After their marriage, Trina becomes obsessed with money. She invests the entire $5,000 in her uncle’s company, and although it provides her with a nice income, she wants more. She begrudges McTeague spending 5 cents to catch a car on a day it rains, buys spoiled meat because the good stuff is too expensive, and after McTeague has lost his practices, forces them to move to a rundown shack, that has only become available because Zwerkow, the junk man, murdered his wife, and then killed himself in a story of greed that should act as a warning to Trina and McTeague – but doesn’t. When her mother tells her she needs $50, because they have fallen on tough times, she convinces McTeague to put up half the money, and says she’ll put up the other half – and then just pockets his cash. She shines her coins until the sparkle, and is always saving for a “rainy day” – but even when they do come, she won’t spend her money.
You can imagine how all of this leads to murder – and to McTeague trying to cross Death Valley, with $5,000 in coins, and a posse – including Marcus on his trail. These final scenes in Death Valley – that end in the confrontation between the two men, where one winds up dead, and the other one waiting for death – are among the most famous in cinema history. There is a tragedy to them that cannot really be matched by most modern movies. The money, the thing that both McTeague and Marcus have lusted after the whole movie, is right there in their grasp – but now they are trapped in the desert, and the money is useless. McTeague, perhaps trying to make up for everything he does, release his bird so that it can survive – but it merely flutters for a few seconds before dropping dead.
It is easy to see why Mayer didn’t think anyone would want to see Greed. You watch most of the early silent movies, and comedy seems to dominate – after all, physical comedy doesn’t really need sound to play at all. At 9 ½ hours, with such a downer of an ending, it must have seemed like no one would ever pay to see the movie. At less than half the length it was intended, Greed can be a tough movie to sit through – there is so little joy here (only the scenes between two elderly people who finally find love with each, which is in stark contrast to the main thrust of the plot) provide any.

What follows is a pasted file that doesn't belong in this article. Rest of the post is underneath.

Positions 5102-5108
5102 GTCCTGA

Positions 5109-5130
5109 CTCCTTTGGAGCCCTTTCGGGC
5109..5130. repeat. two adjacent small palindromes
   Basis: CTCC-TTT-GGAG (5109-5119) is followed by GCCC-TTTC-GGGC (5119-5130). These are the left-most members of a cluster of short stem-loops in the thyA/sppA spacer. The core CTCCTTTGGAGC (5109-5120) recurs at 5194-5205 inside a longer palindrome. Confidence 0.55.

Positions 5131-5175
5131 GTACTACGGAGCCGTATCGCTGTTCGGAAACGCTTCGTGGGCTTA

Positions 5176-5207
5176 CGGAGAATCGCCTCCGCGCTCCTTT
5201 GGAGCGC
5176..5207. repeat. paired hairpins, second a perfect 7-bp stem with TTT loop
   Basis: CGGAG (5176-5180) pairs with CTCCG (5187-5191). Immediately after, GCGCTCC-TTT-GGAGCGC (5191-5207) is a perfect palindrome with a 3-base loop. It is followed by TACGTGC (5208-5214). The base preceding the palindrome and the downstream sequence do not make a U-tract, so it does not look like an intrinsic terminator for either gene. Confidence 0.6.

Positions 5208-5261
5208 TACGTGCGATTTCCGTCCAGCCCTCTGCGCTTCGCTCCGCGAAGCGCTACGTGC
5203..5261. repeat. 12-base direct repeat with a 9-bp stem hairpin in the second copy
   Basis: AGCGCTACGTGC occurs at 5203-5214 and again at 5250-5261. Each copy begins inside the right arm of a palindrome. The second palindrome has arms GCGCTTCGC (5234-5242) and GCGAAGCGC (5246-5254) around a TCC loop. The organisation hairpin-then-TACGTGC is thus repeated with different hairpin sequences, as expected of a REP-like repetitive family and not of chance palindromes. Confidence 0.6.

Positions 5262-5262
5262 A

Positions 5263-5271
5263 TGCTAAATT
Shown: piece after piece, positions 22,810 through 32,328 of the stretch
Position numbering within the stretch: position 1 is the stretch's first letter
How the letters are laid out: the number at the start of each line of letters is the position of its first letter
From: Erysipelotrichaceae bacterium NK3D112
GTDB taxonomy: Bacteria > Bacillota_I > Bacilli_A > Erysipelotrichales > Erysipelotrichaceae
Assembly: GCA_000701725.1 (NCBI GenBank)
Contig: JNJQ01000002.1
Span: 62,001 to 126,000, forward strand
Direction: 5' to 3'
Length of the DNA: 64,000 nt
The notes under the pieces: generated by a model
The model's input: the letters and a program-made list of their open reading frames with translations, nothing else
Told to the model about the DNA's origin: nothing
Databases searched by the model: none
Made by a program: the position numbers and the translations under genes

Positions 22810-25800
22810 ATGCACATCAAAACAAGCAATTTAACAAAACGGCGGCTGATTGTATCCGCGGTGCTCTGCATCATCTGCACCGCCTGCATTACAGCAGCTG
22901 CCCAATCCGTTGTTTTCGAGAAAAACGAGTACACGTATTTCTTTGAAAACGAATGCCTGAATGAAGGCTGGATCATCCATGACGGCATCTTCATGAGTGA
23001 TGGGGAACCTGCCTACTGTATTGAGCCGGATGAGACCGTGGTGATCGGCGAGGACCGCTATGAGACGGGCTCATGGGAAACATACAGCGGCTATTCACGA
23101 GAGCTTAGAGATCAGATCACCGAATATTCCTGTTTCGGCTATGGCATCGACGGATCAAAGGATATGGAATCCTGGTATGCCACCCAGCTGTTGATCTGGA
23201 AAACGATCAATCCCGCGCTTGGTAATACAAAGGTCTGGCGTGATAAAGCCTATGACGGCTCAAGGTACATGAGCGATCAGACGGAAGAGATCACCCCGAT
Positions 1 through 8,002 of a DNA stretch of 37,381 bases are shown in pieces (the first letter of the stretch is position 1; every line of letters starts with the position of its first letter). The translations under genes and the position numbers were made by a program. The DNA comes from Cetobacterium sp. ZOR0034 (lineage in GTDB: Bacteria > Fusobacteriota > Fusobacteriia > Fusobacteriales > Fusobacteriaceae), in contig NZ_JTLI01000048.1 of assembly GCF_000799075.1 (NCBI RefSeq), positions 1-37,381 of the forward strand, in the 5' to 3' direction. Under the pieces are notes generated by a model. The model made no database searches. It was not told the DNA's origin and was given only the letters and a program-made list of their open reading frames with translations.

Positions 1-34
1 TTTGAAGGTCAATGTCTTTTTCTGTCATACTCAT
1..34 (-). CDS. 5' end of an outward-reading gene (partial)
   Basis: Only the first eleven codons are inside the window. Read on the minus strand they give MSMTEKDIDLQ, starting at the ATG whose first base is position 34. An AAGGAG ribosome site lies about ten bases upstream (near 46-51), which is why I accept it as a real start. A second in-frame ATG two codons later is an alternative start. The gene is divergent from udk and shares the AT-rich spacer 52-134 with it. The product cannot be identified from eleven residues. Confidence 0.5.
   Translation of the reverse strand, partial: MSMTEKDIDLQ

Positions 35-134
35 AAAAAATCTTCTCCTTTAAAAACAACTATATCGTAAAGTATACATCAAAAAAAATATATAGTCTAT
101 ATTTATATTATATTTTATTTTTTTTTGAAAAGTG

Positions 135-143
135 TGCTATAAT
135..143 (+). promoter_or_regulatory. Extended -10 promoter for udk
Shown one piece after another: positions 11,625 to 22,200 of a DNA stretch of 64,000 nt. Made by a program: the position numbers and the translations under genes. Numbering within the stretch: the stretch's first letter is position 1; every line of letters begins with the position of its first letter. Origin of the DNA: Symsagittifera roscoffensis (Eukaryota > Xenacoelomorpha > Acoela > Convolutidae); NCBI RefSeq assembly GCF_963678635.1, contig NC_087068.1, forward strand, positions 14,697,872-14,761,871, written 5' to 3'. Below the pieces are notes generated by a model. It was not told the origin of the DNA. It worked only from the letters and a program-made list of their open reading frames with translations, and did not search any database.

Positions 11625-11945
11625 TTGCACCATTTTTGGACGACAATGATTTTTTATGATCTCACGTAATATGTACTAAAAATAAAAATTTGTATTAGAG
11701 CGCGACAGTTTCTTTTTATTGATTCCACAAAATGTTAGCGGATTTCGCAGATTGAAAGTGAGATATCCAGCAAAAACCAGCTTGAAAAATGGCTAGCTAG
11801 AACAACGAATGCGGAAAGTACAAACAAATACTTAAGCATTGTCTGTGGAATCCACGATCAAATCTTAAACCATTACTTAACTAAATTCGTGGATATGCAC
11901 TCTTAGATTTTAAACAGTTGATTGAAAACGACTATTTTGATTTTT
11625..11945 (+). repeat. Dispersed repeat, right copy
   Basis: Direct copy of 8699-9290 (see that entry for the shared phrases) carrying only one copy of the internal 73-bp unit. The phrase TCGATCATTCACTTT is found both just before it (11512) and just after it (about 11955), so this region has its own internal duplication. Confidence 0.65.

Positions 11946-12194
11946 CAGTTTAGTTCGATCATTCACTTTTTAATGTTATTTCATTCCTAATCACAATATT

And yet, watching Greed today, you can see why it is considered one of the best of all silent films. Von Stroheim’s film has a realism that is pretty much unmatched in silent film – there are a few moments where the actors devolve into the typical melodramatic style common in silent films, but not many – and none of them involve Gibson Gowland as McTeague, who kind of reminded me of Lee Marvin, both in terms of his looks and his temperament. Von Stroheim’s camera captures the smallest details – details of which he was obsessed with. In its story, we see the roots of everything from Citizen Kane to The Treasure of the Sierra Madre to There Will Be Blood and perhaps even The Social Network. The film is daring and frank in its depiction of sex and violence. Even at four hours, with almost half of that being made up of still shots intercut with title cards – I was never once bored. I was drawn into the story, and watched as it wound down to its inevitable, tragic conclusion.
Erich Von Stroheim was an uncompromising filmmaker – one of the giants of silent cinema, who never got the chance to make a sound film. His 1922 film, Foolish Wives (which I will also watch for this series at some point) was also taken away from him and recut. He was fired from his 1923 film Merry-Go-Round, had his 1929 film Queen Kelly cancelled half way through shooting, and was fired from the only sound film he was hired to make – 1933’s Walking Down Broadway. After that, he made his living as an actor – most famously in Billy Wilder’s Sunset Blvd. where he played the butler to Gloria Swanson. That film showed clips of Queen Kelly, the film Stroheim made with Swanson, and the butler glumly recounts his days as one of the greatest silent film directors in history, now reduced to his current work. No wonder Stroheim received an Oscar nomination for best supporting actor for that film – he was essentially playing himself.
The filmography Stroheim left behind is full of holes, and incomplete films. I’m not sure there is one of his films that survives today exactly how he intended it to. And yet, he still stands as one of the giants of the film history – and Greed it the primary reason why.